Inspiring Creativity and Critical Thinking: How Cinema and Visual Arts are Enhancing School Education

The CRAL project promotes the use of cinema and visual arts as vital tools for educational programs. Utilising these mediums, students can develop critical-thinking skills, creativity, and empathy, amongst other valuable abilities. They can look beyond the traditional approach to learning and explore new possibilities. In this article, we will discuss some examples of successful programs that have used cinema and visual arts in educational settings, such as Learning through Art at the Guggenheim and MOMA Learning.

Learning through Art (LTA) at the Guggenheim

The Learning through Art program at the Guggenheim works to integrate art into curricula for students in grades 2-6. The program’s goal is to promote the development of multiple literacies amongst students, including visual literacy. Visual literacy is the ability to decode and analyse visual messages and is essential for students to thrive in the digital age. The LTA program guides students through art projects and exhibitions, and like CRAL, promotes cross-disciplinary learning. These projects are designed to develop critical thinking, creativity, and collaboration skills.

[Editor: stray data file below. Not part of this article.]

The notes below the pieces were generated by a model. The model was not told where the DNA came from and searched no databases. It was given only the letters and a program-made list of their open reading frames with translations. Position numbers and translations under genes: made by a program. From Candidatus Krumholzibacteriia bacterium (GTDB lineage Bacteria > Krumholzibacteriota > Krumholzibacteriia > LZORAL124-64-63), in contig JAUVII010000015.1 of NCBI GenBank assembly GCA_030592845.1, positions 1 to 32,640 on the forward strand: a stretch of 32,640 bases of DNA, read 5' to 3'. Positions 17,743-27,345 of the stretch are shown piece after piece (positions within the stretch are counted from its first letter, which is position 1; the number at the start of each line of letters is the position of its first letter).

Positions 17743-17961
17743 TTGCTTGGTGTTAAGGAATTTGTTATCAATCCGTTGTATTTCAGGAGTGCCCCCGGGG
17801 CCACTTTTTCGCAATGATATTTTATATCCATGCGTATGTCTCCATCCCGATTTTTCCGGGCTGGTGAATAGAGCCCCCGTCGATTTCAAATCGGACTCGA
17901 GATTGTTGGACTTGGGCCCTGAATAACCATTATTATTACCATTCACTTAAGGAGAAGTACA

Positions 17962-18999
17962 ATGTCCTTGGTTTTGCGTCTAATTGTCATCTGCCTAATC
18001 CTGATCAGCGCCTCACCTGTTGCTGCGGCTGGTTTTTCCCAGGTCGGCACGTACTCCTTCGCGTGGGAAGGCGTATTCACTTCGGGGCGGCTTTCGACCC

MOMA Learning

MOMA Learning is another example of a successful program that utilizes visual arts education as a tool to engage students. MOMA Learning provides educators with free resources they can use to introduce art to their curriculum. Educators can use resources such as lesson plans, artist timelines, and interactive videos to teach students how to analyze art pieces and discuss their cultural context. This program links art with other academic disciplines such as history, math, science, and language arts. The program helps students to develop their interpretation, observation, and analytical skills, as well as their understanding of visual literacy.

Cinema and visual arts offer significant possibilities for educational programs in schools and high schools. The CRAL project and these two examples, Learning through Art at the Guggenheim and MOMA Learning, demonstrate the power of these mediums. Utilising these programs, students can develop crucial skills, becoming more creative, collaborative, and empathetic. The projects incorporate cross-disciplinary learning and provide educators with innovative resources that add depth to their pedagogical approach. The CRAL project seeks to promote the use of these mediums in every classroom to transform the educational experience for students in Croatia, Greece, Italy, Lithuania, and Spain.